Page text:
Date & time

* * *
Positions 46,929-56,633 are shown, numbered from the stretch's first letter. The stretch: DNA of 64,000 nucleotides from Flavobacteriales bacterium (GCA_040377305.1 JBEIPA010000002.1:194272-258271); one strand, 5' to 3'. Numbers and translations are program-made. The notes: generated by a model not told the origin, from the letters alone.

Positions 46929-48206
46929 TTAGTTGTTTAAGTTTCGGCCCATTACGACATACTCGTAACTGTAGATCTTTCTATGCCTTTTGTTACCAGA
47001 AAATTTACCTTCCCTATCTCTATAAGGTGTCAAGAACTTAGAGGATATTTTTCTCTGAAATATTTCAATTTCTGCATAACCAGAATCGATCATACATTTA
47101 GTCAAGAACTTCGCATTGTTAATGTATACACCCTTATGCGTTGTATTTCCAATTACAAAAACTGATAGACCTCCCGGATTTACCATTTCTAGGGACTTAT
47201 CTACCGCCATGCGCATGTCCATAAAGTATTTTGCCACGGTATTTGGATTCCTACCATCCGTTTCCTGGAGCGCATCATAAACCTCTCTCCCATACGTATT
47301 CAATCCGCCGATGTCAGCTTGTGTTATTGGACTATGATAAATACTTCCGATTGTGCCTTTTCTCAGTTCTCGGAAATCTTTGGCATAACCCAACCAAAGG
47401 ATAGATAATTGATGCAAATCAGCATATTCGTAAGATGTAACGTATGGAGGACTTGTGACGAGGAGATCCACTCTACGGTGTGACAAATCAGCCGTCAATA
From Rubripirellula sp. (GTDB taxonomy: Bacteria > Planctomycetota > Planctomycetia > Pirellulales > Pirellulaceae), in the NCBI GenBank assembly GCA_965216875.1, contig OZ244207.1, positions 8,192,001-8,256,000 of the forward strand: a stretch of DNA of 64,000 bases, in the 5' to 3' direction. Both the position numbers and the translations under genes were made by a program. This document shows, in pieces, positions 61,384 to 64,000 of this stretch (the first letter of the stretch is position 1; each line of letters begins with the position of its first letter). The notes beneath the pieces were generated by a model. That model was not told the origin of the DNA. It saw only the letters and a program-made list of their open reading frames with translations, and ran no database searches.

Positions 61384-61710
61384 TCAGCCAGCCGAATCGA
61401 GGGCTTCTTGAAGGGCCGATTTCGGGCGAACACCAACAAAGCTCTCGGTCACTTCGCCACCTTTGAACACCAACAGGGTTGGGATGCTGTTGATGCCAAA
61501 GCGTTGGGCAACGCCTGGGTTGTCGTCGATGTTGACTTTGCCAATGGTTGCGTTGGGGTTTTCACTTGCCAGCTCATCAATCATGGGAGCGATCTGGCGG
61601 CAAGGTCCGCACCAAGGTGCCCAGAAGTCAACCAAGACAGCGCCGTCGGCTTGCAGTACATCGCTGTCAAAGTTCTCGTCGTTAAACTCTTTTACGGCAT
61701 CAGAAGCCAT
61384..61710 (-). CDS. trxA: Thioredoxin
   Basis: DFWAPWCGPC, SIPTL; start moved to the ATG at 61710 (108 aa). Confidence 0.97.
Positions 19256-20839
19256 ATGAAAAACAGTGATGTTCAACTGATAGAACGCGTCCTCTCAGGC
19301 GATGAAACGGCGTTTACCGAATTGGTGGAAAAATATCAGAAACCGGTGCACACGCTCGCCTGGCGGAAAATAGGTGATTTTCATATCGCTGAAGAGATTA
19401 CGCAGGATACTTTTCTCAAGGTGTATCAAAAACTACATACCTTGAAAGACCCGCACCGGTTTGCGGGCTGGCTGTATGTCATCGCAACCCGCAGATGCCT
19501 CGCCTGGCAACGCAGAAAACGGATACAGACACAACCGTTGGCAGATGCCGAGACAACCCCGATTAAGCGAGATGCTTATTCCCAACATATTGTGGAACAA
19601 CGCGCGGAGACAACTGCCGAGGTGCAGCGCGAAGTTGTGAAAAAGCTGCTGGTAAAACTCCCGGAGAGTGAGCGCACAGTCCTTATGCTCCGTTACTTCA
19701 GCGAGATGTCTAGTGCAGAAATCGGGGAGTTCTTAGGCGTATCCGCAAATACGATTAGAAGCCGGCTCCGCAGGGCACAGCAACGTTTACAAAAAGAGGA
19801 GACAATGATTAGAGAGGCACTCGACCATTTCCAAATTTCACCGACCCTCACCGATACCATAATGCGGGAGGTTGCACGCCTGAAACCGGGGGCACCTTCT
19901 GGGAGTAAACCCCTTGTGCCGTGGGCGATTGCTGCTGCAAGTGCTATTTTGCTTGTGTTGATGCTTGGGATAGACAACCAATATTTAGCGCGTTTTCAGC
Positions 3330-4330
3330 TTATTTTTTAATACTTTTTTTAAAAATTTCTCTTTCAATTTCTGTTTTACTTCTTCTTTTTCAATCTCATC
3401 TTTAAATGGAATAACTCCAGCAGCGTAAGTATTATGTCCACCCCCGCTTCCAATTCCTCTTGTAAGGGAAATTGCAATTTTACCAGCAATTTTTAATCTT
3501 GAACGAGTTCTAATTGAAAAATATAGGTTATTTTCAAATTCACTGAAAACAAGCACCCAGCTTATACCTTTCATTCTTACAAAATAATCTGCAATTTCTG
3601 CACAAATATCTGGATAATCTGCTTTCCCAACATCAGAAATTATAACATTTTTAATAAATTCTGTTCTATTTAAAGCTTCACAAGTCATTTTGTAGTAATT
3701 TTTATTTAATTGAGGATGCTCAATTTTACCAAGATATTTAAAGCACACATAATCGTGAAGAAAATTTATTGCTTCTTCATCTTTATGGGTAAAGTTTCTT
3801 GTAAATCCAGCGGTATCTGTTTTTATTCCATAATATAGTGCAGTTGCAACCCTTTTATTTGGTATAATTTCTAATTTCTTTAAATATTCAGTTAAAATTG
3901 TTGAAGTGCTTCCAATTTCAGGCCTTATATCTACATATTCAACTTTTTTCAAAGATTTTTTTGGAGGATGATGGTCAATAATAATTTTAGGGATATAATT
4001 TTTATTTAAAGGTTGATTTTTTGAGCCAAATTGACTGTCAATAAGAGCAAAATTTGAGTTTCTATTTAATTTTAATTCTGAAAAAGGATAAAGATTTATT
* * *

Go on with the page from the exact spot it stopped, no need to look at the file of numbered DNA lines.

When we think about the historical relationship between antitrust law and labor coordination, we tend to assume that before there was an explicit “labor exemption,” collective bargaining and other collective action among workers was viewed as anti-competitive. Yet that idea was developed much later than commonly assumed. Debates leading up to the Clayton Act of 1914 form an important episode leading up to that contested development. Professor Paul will discuss her draft chapter, part of a larger book project, that considers this episode in the context of surrounding developments in the law, in economic thought, and in the organization of economic activity. A less-familiar view of competition and markets (from the modern perspective —one focused on distinguishing between fair and unfair competition—also had an important role in the debates leading to Progressive Era antitrust legislation. This view of markets acknowledges that competition is always channeled in particular qualitative directions—guided by, among other things, law—and is also always accompanied by particular, legally-conditioned forms of economic coordination.